J.C. Penney has borrowed $850 million to buy inventory as the department store operator revamps its business strategy after a failed turnaround.
The $850 Million loan will be used to fund J.C. Penney’s working capital needs and capital expenditures, including buying inventory as it overhauls its home goods department, an effort it expects to complete next month.
The plan, which analysts said was bigger and sooner than expected, was seen as merely a “stop-gap measure” by Fitch Ratings, who said it remains concerned about Penney’s ability to secure the roughly $1 billion it will need in permanent financing this year.
“We expect J.C. Penney will need to tap into various sources of funding including equity infusion,” the agency said on Monday, a week after Penney ousted Chief Executive Ron Johnson, who was brought in by shareholder and board member William Ackman to revitalize the lackluster retailer.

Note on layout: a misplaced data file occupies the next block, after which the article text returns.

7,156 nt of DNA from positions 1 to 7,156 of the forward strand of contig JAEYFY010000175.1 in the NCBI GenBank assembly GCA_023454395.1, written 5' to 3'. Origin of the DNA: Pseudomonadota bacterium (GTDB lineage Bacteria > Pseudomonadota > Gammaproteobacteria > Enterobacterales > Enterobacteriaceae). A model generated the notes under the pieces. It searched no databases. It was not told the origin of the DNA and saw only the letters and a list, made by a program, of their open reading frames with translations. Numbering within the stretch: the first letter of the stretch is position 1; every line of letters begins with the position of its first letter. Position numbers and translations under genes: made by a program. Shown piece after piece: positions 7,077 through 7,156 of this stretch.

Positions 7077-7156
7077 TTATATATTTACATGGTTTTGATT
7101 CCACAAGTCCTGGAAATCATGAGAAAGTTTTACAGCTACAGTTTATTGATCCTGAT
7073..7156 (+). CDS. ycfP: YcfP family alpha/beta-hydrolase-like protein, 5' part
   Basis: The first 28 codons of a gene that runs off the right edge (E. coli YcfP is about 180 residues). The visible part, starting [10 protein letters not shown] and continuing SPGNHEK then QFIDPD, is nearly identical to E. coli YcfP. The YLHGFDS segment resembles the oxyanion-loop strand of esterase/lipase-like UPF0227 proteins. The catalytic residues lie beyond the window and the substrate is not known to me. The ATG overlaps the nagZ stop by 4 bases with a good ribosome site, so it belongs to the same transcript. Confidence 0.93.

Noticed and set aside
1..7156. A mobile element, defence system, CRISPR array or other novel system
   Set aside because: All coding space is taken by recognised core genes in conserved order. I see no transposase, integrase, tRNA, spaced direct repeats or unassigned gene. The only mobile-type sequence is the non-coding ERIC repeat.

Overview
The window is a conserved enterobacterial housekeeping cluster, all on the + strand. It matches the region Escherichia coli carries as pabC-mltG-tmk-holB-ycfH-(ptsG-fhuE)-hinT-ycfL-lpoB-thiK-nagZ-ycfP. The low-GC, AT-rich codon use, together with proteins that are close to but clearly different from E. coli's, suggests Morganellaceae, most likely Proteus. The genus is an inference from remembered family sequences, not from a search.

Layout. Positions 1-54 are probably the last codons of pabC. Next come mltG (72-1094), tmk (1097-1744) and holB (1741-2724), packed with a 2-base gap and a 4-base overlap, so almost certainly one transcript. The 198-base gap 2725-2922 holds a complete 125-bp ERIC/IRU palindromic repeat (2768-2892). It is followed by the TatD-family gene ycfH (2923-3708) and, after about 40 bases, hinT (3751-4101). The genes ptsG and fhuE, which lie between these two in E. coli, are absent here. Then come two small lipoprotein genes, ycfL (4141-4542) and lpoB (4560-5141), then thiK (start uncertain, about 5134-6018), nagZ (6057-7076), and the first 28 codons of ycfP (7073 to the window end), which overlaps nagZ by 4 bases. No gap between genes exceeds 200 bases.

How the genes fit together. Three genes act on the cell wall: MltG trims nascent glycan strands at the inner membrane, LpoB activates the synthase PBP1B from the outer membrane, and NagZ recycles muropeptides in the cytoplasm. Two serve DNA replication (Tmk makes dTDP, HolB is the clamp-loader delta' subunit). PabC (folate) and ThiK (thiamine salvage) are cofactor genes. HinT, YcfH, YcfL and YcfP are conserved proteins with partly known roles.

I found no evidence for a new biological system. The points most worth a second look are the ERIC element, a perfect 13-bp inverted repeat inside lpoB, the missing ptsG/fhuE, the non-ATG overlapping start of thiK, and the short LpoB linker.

But the fact that the retailer had to draw on its credit line shows that so far, there is “no potential equity investor ready with a checkbook,” said Gimme Credit analyst Carol Levenson.
“It’s good that the company has the flexibility to do this,” Levenson said, “but it also demonstrates that the ‘internally financed transformation’ envisioned by previous management was a pipe dream.”
Standard & Poor’s Ratings Services said the move had no immediate effect on the company’s ratings or outlook.
“Our assessment of the company’s liquidity remains ‘less than adequate,'” the agency said. “If the company were to increase its total secured debt beyond the revolver, this could have a negative effect on the issue-level rating on the unsecured debt.”
The cost of buying credit protection in J.C. Penney went up dramatically on Monday, with buyers of five-year J.C. Penney credit default swaps paying $1.53 million plus $500,000 to insure $10 million in debt, up from Friday’s cost of $1.38 million.
The company’s shares fell 23 cents, or 1.6 percent, to close at $14.39 on the New York Stock Exchange.